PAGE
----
9:32 p.m.: The Republican race for State School Superintendent pits incumbent Richard Woods against his predecessor, John Barge. With 43 percent of precincts reporting, Woods holds a 61 to 39 percent lead.

9:30 p.m.: The Associated Press reports Stacey Abrams has won the Democratic primary race.

If you’d like more context on tonight’s elections, listen to today’s thoughtful discussion with Bill Nigut and the Political Rewind panel. Find it here, and you can tune in to GPB radio tomorrow at 2 for more expert analysis of the results.

9:19 p.m.: Stacey Evans called Stacey Abrams to concede, Atlanta Journal-Constitution reporter Greg Bluestein said.

Screen grab from Secretary of State website at 9:20 p.m.

8:58 p.m.: Now, with 18 percent of precincts reporting in the Democratic race for Secretary of State, former 12th District Congressman John Barrow is currently in a position to avoid a runoff at 52 percent.

8:51 p.m.: With 12 percent of precincts reporting in the Republican race for Secretary of State, businessman Brad Raffensperger leads with 34 percent over former Alpharetta mayor David Belle Isle who stands at 29 percent, State Sen. Josh McKoon at 21 percent and State Rep. Buzz Brockway at 16 percent.

8:44 p.m.: With 12 percent of precincts reporting in the Republican race for Lieutenant Governor, State Senator David Shafer holds a commanding lead at 46 percent.  If he can top 50 percent, he will avoid a runoff.

8:35 p.m.: With 8 percent of precincts reporting, Cagle leads at 41 percent, with Kemp at 26 percent and Hill following at 17 percent. For the Democratic side, Abrams is ahead of Evans 71 percent to 29 percent.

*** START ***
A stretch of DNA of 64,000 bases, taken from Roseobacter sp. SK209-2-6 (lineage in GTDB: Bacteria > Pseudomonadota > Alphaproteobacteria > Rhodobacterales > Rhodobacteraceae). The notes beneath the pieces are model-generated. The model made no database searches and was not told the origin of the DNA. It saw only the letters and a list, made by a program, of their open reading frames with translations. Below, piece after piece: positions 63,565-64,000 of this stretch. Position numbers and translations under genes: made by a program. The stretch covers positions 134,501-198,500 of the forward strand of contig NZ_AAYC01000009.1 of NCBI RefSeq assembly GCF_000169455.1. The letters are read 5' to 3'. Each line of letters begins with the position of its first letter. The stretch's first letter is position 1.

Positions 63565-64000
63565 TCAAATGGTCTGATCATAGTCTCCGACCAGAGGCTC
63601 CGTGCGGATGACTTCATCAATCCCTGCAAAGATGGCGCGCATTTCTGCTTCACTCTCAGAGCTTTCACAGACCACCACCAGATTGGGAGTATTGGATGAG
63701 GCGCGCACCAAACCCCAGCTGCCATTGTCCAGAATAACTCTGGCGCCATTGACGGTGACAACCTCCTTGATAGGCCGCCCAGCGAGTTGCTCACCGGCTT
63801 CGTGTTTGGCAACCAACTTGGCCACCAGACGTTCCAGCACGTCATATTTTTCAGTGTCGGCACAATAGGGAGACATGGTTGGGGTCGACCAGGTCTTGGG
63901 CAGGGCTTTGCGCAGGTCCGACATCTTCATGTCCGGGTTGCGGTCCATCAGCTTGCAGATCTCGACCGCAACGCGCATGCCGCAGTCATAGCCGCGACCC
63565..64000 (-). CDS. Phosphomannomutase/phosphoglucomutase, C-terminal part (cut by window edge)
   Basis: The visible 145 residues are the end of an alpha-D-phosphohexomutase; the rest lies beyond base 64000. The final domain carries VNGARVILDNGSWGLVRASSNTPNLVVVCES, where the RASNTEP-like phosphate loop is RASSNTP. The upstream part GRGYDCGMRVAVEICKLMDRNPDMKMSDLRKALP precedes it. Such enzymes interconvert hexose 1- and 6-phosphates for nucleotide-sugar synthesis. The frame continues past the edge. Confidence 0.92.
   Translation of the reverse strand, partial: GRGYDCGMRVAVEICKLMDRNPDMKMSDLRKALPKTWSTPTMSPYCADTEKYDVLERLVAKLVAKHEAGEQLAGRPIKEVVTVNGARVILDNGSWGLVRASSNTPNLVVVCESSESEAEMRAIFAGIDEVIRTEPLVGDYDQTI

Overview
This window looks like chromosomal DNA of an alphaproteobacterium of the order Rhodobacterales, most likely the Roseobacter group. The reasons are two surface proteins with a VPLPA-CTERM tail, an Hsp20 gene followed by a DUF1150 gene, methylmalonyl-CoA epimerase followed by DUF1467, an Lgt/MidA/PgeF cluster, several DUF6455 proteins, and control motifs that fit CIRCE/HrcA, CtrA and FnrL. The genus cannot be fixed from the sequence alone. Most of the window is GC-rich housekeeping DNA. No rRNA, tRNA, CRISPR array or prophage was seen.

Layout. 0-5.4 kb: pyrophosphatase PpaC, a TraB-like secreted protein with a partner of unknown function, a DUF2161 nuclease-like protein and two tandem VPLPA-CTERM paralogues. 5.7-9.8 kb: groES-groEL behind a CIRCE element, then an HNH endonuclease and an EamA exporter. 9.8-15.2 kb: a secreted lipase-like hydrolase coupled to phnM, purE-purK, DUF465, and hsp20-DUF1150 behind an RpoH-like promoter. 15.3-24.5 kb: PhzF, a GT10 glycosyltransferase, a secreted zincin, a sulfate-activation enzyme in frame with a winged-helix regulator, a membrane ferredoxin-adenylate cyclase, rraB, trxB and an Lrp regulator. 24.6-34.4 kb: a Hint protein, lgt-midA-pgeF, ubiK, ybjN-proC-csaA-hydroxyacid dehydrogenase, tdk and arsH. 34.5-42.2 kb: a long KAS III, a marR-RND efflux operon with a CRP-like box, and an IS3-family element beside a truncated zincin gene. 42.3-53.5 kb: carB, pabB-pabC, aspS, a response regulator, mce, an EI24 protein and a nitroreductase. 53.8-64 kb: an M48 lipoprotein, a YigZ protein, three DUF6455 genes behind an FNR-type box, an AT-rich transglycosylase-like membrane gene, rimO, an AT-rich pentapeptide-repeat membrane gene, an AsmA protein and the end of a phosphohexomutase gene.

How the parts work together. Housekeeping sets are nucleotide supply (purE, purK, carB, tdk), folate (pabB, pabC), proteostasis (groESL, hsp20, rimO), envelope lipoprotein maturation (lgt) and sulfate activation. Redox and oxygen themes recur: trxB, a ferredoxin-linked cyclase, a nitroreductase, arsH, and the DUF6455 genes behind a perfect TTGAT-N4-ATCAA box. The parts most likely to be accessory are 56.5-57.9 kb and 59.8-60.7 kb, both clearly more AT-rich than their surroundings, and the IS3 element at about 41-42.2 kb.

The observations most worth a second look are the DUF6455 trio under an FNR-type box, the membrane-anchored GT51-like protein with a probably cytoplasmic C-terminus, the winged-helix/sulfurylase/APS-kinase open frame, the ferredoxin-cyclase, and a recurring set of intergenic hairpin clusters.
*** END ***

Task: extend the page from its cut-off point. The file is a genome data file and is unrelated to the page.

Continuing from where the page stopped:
8:30 p.m.: Sen. Josh McKoon is in third place in the GOP race for Secretary of State.

7:55 p.m. On the Democratic side, Stacey Abrams is at 70 percent. Only 1 percent of all precincts have reported.

Screen grab captured at 7:55 p.m. from Secretary of State website.

7:30 p.m.: Early results come in showing Cagle with a strong lead.

This screen grab captured at 7:45 p.m. May 22.
Credit Secretary of State website

UPDATE 7 p.m.: Polls are closed in Georgia.

As the polls opened Tuesday, GPB reporters took to local polling stations.

Term-limited Gov. Nathan Deal, a Republican, is unable to run and five Republican and two Democrat candidates are seeking to replace him. Lt. Gov. Casey Cagle is the front-runner, but a July 24 runoff is expected. The likely challengers are Secretary of State, Brian Kemp, and former State Senator Hunter Hill.

In Macon, 300 people cast ballots at two polling stations by 11 a.m.

At the East Macon 4 Voting Precinct at New Griswoldville Baptist Church, 130 people cast ballots by 11 a.m.
Credit Grant Blankenship / GPB News

The New Griswoldville Baptist Church in Macon said 130 people had voted by 11 a.m. and about 170 people cast ballots at the North Macon Park voting precinct by 11 a.m.

Voters in Buckhead told GPB News why they chose their candidates.

One voter, who identified gun control as an important issue, said she felt frustrated by having to vote for incumbents.

"I wanted to vote for people who have not necessarily been in office. I think people can hold office for way too long so I think term limits are really important."

Others cite issues including government waste, taxes, foster care, women's rights and education as crucial to their decisions.